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I want to match a certain string (not even a regex!) at point. re-search-forward skips characters after the point.

With char-after it is possible to build a framework for matching a string at point. I hope there is an idiomatic way to match a string at point.

UPDATE alternatively I can search-forward and if:

old point - new point != string length

I miss match...

Or set bound to string length:

(search-forward str (+ (point) (length str)) nil)

Pity that search-forward moves pointer...

  • 1
    "(not even regex!)" directly conflicts with your title. Do you want to match a regexp or not? – phils Apr 19 at 20:28
  • If you want to match a word you could use thing-at-point to get the word and then compare with string=. – JeanPierre Apr 20 at 1:37
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Are you looking to do this from lisp code? If so, you can use looking-at:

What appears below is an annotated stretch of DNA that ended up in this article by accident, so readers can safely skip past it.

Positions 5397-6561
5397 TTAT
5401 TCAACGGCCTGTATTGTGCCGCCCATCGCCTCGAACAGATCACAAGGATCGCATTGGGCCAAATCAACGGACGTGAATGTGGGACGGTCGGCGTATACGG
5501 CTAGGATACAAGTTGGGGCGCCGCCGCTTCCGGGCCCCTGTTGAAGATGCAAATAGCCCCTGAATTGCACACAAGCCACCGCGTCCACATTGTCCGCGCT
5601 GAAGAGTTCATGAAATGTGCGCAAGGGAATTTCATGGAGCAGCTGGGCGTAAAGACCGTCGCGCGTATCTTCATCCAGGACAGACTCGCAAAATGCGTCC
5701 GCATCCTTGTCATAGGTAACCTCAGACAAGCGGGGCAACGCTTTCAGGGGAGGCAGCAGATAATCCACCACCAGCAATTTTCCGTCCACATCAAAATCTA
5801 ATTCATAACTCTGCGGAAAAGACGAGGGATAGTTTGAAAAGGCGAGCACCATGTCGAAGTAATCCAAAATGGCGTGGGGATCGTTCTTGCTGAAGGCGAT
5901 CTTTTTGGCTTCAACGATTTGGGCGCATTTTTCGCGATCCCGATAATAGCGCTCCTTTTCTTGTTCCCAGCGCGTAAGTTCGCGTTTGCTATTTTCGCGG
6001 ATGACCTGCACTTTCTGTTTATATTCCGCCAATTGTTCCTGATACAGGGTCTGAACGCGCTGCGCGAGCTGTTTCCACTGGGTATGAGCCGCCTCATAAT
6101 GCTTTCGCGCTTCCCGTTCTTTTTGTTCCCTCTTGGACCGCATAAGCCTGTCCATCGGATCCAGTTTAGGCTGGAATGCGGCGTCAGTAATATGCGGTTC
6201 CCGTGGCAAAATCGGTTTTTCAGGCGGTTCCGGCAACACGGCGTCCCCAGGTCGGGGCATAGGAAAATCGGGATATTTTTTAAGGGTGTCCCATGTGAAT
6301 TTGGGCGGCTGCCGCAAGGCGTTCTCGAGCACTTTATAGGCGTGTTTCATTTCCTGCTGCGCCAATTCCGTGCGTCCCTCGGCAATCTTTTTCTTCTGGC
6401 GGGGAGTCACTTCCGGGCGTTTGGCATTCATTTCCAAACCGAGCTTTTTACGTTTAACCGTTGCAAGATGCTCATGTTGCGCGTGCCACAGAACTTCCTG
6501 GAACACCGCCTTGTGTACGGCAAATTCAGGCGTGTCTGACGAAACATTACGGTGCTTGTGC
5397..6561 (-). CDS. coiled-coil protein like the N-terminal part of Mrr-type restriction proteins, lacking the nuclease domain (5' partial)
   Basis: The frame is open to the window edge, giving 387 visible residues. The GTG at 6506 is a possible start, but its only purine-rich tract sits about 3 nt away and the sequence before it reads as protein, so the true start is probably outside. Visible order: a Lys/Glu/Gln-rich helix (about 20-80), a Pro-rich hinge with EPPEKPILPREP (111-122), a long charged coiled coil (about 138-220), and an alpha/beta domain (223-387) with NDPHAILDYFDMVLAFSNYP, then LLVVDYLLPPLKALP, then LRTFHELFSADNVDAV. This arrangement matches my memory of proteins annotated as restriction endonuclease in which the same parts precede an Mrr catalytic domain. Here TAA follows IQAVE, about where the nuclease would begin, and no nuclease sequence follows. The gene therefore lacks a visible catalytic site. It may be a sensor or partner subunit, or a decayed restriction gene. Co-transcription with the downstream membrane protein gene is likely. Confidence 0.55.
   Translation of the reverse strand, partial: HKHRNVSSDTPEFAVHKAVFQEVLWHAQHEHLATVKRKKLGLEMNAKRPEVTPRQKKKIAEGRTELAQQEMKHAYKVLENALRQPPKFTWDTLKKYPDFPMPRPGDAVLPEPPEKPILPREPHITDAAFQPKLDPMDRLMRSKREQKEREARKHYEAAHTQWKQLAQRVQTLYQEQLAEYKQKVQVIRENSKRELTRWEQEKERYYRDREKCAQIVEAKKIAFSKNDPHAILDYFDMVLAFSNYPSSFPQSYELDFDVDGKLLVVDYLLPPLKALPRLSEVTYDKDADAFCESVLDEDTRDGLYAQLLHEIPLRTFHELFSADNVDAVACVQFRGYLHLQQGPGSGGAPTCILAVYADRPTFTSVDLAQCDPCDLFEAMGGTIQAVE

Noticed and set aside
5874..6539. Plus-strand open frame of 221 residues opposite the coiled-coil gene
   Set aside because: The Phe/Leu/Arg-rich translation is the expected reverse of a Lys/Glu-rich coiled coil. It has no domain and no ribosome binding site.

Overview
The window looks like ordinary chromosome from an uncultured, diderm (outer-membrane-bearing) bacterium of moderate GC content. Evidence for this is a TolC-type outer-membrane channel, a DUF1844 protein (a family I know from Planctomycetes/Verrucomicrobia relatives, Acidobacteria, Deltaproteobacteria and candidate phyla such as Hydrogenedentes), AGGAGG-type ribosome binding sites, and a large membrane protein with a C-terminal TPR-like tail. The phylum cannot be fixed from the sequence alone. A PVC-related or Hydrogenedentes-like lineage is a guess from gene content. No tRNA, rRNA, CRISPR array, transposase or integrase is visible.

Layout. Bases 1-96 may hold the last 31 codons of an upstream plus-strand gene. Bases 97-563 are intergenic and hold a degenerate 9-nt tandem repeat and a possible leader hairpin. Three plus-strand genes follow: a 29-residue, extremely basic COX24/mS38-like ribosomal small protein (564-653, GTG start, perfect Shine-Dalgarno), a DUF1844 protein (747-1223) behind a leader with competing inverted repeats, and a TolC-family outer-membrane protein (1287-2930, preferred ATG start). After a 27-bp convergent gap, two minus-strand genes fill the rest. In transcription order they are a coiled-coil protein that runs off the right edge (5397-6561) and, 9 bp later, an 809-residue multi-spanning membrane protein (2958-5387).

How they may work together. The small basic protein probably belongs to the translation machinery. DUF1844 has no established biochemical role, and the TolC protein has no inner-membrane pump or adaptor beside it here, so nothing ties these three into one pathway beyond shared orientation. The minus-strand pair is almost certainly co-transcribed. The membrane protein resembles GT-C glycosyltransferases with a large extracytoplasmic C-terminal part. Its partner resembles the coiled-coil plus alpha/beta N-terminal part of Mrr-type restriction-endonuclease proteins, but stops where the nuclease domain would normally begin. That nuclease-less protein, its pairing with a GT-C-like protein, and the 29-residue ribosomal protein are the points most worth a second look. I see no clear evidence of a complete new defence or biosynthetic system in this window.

(looking-at REGEXP)

Return t if text after point matches regular expression REGEXP. This function modifies the match data that ‘match-beginning’, ‘match-end’ and ‘match-data’ access; save and restore the match data if you want to preserve them.

For example, if point is right after the parenthesis in:

(looking-at "abc")abc

running C-x C-e will return t. However, doing the same if there's an x before abc will return nil:

(looking-at "abc")xabc
  • I think this is what OP is looking for. And if there are regexp-special chars in the string to match, and he doesn't wants them matched literally, then (looking-at (regexp-quote "the-string-to-match")). And there is also looking-at-p. (Feel free to incorporate any of this into your answer if you like.) – Drew Apr 19 at 21:52

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